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  1.  6
    F. B. D'agostino (1975). Knowledge of Language. Monograph Collection (Matt - Pseudo).
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  2.  12
    Fred D'Agostino & John Watkins (1987). Science and Scepticism. Philosophical Quarterly 37 (146):104.
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  3. F. D'Agostino (2013). Science in a Democratic SocietyBy Philip Kitcher. Analysis 73 (3):593-594.
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  4.  22
    Fred D'Agostino (1981). The Ethos of Games. Journal of the Philosophy of Sport 8 (1):7-18.
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  5.  35
    Fred D'Agostino (1996). Free Public Reason: Making It Up as We Go. Oxford University Press.
    Free Public Reason examines the idea of public justification, stressing its importance but also questioning the coherence of the concept itself. Although public justification is employed in the work of theorists such as John Rawls, Jeremy Waldron, Thomas Nagel, and others, it has received little attention on its own as a philosophical concept. In this book Fred D'Agostino shows that the concept is composed of various values, interests, and notions of the good, and that no ranking of these is possible. (...)
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  6.  61
    F. B. D'Agostino (1978). Sampson's 'Dilemma'. British Journal for the Philosophy of Science 29 (2):183-184.
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  7. Fred D'agostino (2003). Incommensurability and Commensuration the Common Denominator. Monograph Collection (Matt - Pseudo).
     
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  8.  86
    F. B. D'Agostino (1976). Review: Rethinking Transformational Linguistics. [REVIEW] British Journal for the Philosophy of Science 27 (3):275 - 287.
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  9.  27
    Fred D'Agostino (2008). Naturalizing the Essential Tension. Synthese 162 (2):275 - 308.
    Kuhn's "essential tension" between conservative and innovative imperatives in enquiry has an empirical analogue—between the potential benefits of collectivization of enquiry and the social dynamic impediments to effective sharing of information and insights in collective settings. A range of empirical materials from social psychology and organization theory are considered which bear on the issue of balancing these opposing forces and an institution is described in which they are balanced in a way which is appropriate for collective knowledge production.
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  10.  19
    Gerald F. Gaus & Fred D'Agostino (eds.) (2012). The Routledge Companion to Social and Political Philosophy. Routledge.
    The Routledge Companion to Social and Political Philosophy is a comprehensive, definitive reference work, providing an up-to-date survey of the field, charting its history and key figures and movements, and addressing enduring questions as ...
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  11.  21
    Fred D'Agostino (2008). Public Justification. Stanford Encyclopedia of Philosophy.
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  12.  49
    Fred D'Agostino (2009). From the Organization to the Division of Cognitive Labor. Politics, Philosophy and Economics 8 (1):101-129.
    Discussion of the cognitive division of labor has usually made very little contact with relevant materials from other disciplines, including theoretical biology, management science, and design theory. This article draws on these materials to consider some unavoidable conundrums faced by any attempt to present a particular way of dividing tasks among a labor team as the uniquely rational way of doing this, given the interdependence of the underlying evaluative standards by which the products of a system of division of labor (...)
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  13.  57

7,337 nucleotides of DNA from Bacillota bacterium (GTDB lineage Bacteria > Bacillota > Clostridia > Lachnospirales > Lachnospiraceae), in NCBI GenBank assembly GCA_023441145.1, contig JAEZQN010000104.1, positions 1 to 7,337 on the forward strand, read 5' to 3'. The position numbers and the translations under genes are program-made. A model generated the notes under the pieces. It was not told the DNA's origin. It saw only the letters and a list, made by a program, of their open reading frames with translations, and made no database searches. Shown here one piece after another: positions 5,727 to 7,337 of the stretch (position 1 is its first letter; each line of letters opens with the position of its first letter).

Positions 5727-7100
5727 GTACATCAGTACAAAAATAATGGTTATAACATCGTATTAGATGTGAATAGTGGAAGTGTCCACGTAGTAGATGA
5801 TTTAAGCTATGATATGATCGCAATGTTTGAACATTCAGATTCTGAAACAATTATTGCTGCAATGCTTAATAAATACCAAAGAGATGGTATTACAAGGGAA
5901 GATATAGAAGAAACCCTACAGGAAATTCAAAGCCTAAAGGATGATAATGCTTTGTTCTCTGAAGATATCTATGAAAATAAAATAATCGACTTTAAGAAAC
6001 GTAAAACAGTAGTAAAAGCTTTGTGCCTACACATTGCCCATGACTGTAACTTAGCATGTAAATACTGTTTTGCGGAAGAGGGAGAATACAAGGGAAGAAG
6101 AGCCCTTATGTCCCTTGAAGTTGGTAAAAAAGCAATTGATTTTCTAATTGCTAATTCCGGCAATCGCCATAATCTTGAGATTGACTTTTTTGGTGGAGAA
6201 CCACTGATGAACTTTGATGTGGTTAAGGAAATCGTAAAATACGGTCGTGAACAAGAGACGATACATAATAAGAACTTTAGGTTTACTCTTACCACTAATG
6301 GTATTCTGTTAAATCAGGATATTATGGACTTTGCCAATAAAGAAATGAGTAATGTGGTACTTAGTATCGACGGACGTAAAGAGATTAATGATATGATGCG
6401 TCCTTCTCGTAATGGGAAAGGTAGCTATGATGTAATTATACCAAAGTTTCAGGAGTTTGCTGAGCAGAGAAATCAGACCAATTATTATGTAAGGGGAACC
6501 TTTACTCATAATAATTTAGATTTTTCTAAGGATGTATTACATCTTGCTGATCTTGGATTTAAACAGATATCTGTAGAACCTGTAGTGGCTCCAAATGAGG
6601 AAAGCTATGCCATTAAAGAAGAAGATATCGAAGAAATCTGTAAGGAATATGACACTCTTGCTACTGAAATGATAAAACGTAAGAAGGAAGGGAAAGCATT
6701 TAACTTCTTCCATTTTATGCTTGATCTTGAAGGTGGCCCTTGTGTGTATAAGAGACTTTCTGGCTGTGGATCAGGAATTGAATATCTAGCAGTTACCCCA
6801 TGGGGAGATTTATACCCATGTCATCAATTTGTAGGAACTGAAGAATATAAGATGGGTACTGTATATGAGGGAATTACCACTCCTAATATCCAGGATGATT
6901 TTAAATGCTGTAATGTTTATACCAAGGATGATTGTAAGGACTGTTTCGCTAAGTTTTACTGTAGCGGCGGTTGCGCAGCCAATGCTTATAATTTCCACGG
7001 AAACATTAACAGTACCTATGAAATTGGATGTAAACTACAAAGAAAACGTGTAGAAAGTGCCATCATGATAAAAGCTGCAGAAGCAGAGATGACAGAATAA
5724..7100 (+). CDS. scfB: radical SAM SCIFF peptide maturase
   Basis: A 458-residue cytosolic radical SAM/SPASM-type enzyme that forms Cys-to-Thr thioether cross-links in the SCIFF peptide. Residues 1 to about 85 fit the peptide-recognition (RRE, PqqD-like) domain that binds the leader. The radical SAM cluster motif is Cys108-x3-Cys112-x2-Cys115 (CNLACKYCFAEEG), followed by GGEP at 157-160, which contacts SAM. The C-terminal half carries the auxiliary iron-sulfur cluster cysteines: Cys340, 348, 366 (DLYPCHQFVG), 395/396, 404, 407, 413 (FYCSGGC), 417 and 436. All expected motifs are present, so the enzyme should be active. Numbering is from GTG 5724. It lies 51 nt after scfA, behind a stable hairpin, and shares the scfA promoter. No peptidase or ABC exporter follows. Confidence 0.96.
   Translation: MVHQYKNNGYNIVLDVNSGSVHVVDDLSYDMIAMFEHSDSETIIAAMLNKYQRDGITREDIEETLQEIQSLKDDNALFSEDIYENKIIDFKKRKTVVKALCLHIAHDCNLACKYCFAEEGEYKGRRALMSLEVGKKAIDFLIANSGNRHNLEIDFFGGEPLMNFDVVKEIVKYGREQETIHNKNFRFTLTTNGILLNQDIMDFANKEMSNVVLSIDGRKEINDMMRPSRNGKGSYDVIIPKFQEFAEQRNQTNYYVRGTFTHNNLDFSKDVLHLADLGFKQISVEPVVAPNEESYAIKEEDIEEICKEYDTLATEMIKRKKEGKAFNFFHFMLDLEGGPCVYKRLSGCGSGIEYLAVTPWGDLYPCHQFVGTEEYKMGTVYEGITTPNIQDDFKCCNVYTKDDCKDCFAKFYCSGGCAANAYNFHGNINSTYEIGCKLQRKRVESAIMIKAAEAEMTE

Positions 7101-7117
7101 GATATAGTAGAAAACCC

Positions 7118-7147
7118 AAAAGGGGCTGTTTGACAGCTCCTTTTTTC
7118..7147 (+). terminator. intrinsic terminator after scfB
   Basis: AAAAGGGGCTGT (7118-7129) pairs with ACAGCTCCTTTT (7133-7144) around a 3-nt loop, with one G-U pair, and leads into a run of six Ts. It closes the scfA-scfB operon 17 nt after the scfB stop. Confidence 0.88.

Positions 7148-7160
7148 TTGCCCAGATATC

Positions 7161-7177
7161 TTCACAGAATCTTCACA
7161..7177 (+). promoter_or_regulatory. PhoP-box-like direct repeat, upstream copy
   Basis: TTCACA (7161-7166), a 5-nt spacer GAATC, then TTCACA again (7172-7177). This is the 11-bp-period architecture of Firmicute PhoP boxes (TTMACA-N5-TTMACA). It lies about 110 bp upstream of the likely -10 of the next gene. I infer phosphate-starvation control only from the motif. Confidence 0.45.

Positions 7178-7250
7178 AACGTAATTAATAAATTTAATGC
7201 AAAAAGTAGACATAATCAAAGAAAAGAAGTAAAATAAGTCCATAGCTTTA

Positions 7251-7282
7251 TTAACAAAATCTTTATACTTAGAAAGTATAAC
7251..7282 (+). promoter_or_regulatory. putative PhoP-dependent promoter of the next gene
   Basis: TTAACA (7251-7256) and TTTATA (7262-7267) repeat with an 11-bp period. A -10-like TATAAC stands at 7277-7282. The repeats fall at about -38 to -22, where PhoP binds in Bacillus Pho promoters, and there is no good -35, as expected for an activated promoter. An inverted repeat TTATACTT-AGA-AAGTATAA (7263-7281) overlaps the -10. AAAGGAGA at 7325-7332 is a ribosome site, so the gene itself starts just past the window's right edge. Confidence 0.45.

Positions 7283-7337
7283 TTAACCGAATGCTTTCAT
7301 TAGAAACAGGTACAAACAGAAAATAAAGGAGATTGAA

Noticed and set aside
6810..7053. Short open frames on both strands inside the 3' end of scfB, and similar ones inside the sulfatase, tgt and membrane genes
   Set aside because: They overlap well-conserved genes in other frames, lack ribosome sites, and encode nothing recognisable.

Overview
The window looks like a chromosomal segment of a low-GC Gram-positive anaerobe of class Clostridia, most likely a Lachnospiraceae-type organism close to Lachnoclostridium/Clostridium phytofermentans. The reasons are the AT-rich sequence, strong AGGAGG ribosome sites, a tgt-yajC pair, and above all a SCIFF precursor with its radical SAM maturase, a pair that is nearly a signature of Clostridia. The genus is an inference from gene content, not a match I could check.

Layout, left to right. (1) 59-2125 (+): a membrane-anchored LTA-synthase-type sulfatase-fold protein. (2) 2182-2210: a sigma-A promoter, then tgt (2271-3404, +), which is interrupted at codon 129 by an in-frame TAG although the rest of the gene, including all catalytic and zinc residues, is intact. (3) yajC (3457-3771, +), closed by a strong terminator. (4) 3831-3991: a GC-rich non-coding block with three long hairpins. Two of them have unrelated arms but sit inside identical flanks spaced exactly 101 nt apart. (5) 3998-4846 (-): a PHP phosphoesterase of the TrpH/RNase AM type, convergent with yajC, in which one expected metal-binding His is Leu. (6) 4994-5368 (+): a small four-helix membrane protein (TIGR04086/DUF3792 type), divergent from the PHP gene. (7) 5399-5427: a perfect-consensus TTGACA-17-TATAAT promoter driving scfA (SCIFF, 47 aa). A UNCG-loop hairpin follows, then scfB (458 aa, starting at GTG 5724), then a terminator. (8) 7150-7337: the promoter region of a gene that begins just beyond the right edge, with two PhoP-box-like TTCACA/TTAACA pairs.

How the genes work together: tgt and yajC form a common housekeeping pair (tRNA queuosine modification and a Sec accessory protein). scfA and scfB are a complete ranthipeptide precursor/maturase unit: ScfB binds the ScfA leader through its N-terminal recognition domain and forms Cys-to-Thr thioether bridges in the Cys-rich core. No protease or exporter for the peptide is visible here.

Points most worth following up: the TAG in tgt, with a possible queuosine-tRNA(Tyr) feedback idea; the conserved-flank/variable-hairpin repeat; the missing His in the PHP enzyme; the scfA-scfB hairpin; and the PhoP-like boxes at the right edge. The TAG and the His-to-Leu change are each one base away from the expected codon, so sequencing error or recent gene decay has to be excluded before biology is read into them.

Fred D'Agostino (1989). Book Review: How is Language Possible? [REVIEW] Philosophy of the Social Sciences 19 (4):507-509.
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  14.  60
    Fred D'Agostino, John Thrasher & Gerald Gaus (2011). Contemporary Approaches to the Social Contract. Stanford Encyclopedia of Philosophy.
  15.  26
    Lijun Bi & Fred D'agostino (2004). The Doctrine of Filial Piety: A Philosophical Analysis of the Concealment Case. Journal of Chinese Philosophy 31 (4):451-467.
  16. Fred D'Agostino (2010). Naturalizing Epistemology: Thomas Kuhn and the 'Essential Tension'. Palgrave Macmillan.
  17. Fred D'Agostino (2003). Review: Democratic Legitimacy: Plural Values and Political Power. [REVIEW] Mind 112 (447):499-502.
  18. Fred D'Agostino (1995). Social Science as a Social Institution: Neutrality and the Politics of Social Research. Philosophy of the Social Sciences 25 (3):396-405.
    Philosophy of Social Science, that social scientific investigations do not and cannot meet the liberal requirement of "neutrality" most familiar to social scientists in the form of Max Weber's requirement of value-freedom. He argues, moreover, that this is for "institutional," not idiosyncratic, reasons: methodological demands (e.g., of validity) impel social scientists to pass along into their "objective" investigations the values of the people, groups, and cultures they are studying. In this paper, I consider the implications of Root's claims for the (...)
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  19.  15
    F. D'Agostino (2000). Incommensurability and Commensuration: Lessons From (and to) Ethico-Political Theory. Studies in History and Philosophy of Science Part A 31 (3):429-447.
  20.  60
    F. B. D'agostino (1976). Rethinking Transformational Linguistics. [REVIEW] British Journal for the Philosophy of Science 27 (3):275-287.
  21.  36
    Fred D'agostino (2004). Kuhn's Risk-Spreading Argument and The Organization of Scientific Communities. Episteme 1 (3):201-209.
    One of Thomas Kuhn's profoundest arguments is introduced in the 1970 “Postscript” to The Structure of Scientific Revolutions . Kuhn is discussing the idea of a “disciplinary matrix” as a more adequate articulation of the “paradigm” notion he'd introduced in the first, 1962, edition of his famous work . He notes that one “element” of disciplinary matrices is likely to be common to most or even all such matrices, unlike the other elements which serve to distinguish specific disciplines and sub-disciplines (...)
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  22.  13
    Fred D'Agostino (1997). The Possibility of Public Reason. Theoria 44 (90):25-47.
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  23.  20
    Fred D'Agostino (1991). Some Modes of Public Justification. Australasian Journal of Philosophy 69 (4):390 – 414.
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  24.  30
    F. B. D'agostino & H. R. Burdick (1982). Symbolism and Literalism in Anthropology. Synthese 52 (2):233 - 265.